DTIs not on the cards yet - RBNZ

The Reserve Bank might want debt-to-income ratios (DTIs) as part of its arsenal but it doesn’t intend to introduce them into the regulatory mix at this stage.

Thursday, November 10th 2016, 1:45PM 1 Comment

by Miriam Bell

Speculation about whether or not the Reserve Bank will enact controversial DTIs for residential mortgage borrowers in a bid to quell housing market activity has been rife for months.

When it emerged recently that the Reserve Bank has formally asked the government to allow it to add DTIs to its existing suite of macro-prudential tools, it appeared that DTIs were on the horizon.

But, at the OCR press conference today, Reserve Bank governor Graeme Wheeler provided further clarification of the Bank’s thinking around the introduction of DTIs.

Wheeler said they have requested approval from Finance Minister Bill English to include DTIs as an instrument in the memorandum of understanding around macro-prudential policy. There have been several discussions with the minister about DTIs and there will be another one in a couple of weeks.

The minister was interested in such questions as how the DTIs would complement the LVRs, what unintended consequences there might be, and who would be affected by the DTIs, he said.

“But we want to make it clear that if we had them as an instrument, it is not our intention to apply them in this situation.”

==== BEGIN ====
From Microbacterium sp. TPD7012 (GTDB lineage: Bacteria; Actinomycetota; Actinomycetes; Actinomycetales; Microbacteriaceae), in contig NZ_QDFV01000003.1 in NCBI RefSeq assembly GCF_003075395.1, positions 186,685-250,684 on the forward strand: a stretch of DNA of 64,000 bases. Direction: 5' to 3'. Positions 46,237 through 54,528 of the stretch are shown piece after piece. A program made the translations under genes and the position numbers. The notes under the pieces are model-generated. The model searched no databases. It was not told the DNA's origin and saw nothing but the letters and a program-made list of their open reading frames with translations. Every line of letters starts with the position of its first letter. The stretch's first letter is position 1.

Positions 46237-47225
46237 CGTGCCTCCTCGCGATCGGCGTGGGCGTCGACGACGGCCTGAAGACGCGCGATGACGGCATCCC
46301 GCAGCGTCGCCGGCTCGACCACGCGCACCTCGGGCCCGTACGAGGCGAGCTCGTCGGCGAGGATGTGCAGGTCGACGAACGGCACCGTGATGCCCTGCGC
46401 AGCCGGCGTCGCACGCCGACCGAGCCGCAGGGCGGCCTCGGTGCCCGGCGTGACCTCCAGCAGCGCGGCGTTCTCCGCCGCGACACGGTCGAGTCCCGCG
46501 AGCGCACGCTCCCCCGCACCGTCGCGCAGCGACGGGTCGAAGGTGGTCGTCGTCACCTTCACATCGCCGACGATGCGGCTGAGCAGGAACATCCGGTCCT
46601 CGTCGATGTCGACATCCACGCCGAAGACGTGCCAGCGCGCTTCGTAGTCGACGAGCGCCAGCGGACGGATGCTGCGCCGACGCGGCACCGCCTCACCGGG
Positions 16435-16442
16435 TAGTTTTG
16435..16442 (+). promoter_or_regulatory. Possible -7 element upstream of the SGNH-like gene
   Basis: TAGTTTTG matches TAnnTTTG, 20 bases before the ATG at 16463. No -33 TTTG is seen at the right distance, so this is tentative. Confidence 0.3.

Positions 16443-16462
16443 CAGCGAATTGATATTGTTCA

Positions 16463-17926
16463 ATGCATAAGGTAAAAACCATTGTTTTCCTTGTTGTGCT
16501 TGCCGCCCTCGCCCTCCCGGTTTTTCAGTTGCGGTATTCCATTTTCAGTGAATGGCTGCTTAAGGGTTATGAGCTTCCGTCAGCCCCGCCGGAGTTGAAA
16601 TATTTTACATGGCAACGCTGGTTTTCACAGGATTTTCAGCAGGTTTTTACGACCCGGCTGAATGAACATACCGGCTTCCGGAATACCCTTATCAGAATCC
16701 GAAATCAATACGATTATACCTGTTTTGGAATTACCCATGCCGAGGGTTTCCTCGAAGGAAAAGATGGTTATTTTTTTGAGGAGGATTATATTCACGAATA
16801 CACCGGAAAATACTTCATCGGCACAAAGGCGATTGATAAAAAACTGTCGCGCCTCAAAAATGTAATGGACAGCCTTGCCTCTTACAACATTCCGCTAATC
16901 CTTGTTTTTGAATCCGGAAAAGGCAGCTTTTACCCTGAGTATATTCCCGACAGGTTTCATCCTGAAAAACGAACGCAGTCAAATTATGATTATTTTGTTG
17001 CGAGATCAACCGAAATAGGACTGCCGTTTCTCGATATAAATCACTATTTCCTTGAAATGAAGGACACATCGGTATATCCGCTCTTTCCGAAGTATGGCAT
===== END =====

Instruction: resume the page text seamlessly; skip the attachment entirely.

The housing market was starting to slow down to a degree due to reasons such as the impact of the LVRs and the tightening of banks’ credit criteria, Wheeler said.

It was unclear whether the moderation of house price inflation would continue – given the continuing imbalance between supply and demand.

“We will be watching the data and keeping a close eye on the situation… But that is where we are with DTIs and how we see the housing market at the moment.”

Asked if the Reserve Bank would prefer to further tighten LVRs before enacting DTIs should the housing market take off again, Wheeler did not commit either way.

He said both tools were helpful in terms of reducing risk to the banking sector.

“DTIs reduce the risk of force sales because borrowers have greater capacity to service their debt, while LVRS reduce the risk to banks if there are forced sales. They complement each other well.”

However, the Reserve Bank thinks they got the 40% LVR requirement for investors about right, he said.

“After looking closely at the data, we felt comfortable moving the way we did with the investor LVRs because of the greater risk of default.

“But, if at any point, we had to raise LVRs we would have to look at how that would match with the integrity of the underlying default data.”

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Comments from our readers

On 15 December 2016 at 11:44 pm Peter L said:
What about the effect that DTIs would have on those people who wish to start or expand a business.
If you want a business loan from a bank, the second question the bank will ask is "What real estate will you be putting up as security for the loan?"
(No real estate, no loan).

Given that almost all businesses return very little income for the first few years, no entrepreneur will be able to get bank finance if the DTI restrictions are imposed.

Thus this action will cripple small business in NZ.

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